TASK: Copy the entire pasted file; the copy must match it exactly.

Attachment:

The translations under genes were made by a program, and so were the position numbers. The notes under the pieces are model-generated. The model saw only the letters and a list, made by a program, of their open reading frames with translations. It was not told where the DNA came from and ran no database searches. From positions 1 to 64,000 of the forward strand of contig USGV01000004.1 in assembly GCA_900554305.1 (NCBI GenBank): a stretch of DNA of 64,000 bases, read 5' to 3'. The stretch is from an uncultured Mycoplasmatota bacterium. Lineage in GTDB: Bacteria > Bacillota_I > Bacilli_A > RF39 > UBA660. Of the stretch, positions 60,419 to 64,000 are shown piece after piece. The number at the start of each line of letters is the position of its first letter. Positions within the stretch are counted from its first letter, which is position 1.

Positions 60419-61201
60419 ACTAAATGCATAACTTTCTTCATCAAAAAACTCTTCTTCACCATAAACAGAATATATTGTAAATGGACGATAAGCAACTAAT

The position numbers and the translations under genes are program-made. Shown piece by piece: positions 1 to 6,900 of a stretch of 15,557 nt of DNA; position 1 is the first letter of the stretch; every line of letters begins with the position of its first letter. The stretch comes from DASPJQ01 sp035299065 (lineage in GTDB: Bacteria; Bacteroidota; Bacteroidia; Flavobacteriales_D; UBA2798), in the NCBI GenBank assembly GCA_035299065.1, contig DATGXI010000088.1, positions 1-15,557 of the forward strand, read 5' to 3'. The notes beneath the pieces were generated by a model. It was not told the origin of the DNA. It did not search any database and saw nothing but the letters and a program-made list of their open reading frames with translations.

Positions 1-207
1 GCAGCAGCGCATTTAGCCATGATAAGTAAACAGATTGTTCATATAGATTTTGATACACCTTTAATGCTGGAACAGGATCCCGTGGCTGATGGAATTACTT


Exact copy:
The translations under genes were made by a program, and so were the position numbers. The notes under the pieces are model-generated. The model saw only the letters and a list, made by a program, of their open reading frames with translations. It was not told where the DNA came from and ran no database searches. From positions 1 to 64,000 of the forward strand of contig USGV01000004.1 in assembly GCA_900554305.1 (NCBI GenBank): a stretch of DNA of 64,000 bases, read 5' to 3'. The stretch is from an uncultured Mycoplasmatota bacterium. Lineage in GTDB: Bacteria > Bacillota_I > Bacilli_A > RF39 > UBA660. Of the stretch, positions 60,419 to 64,000 are shown piece after piece. The number at the start of each line of letters is the position of its first letter. Positions within the stretch are counted from its first letter, which is position 1.

Positions 60419-61201
60419 ACTAAATGCATAACTTTCTTCATCAAAAAACTCTTCTTCACCATAAACAGAATATATTGTAAATGGACGATAAGCAACTAAT

The position numbers and the translations under genes are program-made. Shown piece by piece: positions 1 to 6,900 of a stretch of 15,557 nt of DNA; position 1 is the first letter of the stretch; every line of letters begins with the position of its first letter. The stretch comes from DASPJQ01 sp035299065 (lineage in GTDB: Bacteria; Bacteroidota; Bacteroidia; Flavobacteriales_D; UBA2798), in the NCBI GenBank assembly GCA_035299065.1, contig DATGXI010000088.1, positions 1-15,557 of the forward strand, read 5' to 3'. The notes beneath the pieces were generated by a model. It was not told the origin of the DNA. It did not search any database and saw nothing but the letters and a program-made list of their open reading frames with translations.

Positions 1-207
1 GCAGCAGCGCATTTAGCCATGATAAGTAAACAGATTGTTCATATAGATTTTGATACACCTTTAATGCTGGAACAGGATCCCGTGGCTGATGGAATTACTT